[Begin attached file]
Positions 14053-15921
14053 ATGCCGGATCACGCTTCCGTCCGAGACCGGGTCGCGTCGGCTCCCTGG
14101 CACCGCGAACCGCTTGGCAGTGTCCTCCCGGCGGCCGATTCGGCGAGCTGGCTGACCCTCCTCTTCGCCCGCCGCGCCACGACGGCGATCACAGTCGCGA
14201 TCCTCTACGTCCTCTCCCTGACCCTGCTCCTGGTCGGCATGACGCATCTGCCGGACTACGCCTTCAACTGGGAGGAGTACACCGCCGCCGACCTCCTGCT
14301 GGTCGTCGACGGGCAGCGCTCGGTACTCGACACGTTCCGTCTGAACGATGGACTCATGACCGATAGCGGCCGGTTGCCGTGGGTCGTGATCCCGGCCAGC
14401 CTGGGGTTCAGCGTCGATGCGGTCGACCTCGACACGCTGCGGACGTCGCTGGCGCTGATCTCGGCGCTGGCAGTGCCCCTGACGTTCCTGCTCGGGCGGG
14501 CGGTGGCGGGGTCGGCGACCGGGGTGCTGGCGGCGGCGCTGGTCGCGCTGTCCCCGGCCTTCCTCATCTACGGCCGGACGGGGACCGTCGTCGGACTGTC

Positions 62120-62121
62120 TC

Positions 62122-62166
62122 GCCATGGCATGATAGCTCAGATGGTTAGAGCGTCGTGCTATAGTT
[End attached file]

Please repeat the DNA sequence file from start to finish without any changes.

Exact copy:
Positions 14053-15921
14053 ATGCCGGATCACGCTTCCGTCCGAGACCGGGTCGCGTCGGCTCCCTGG
14101 CACCGCGAACCGCTTGGCAGTGTCCTCCCGGCGGCCGATTCGGCGAGCTGGCTGACCCTCCTCTTCGCCCGCCGCGCCACGACGGCGATCACAGTCGCGA
14201 TCCTCTACGTCCTCTCCCTGACCCTGCTCCTGGTCGGCATGACGCATCTGCCGGACTACGCCTTCAACTGGGAGGAGTACACCGCCGCCGACCTCCTGCT
14301 GGTCGTCGACGGGCAGCGCTCGGTACTCGACACGTTCCGTCTGAACGATGGACTCATGACCGATAGCGGCCGGTTGCCGTGGGTCGTGATCCCGGCCAGC
14401 CTGGGGTTCAGCGTCGATGCGGTCGACCTCGACACGCTGCGGACGTCGCTGGCGCTGATCTCGGCGCTGGCAGTGCCCCTGACGTTCCTGCTCGGGCGGG
14501 CGGTGGCGGGGTCGGCGACCGGGGTGCTGGCGGCGGCGCTGGTCGCGCTGTCCCCGGCCTTCCTCATCTACGGCCGGACGGGGACCGTCGTCGGACTGTC

Positions 62120-62121
62120 TC

Positions 62122-62166
62122 GCCATGGCATGATAGCTCAGATGGTTAGAGCGTCGTGCTATAGTT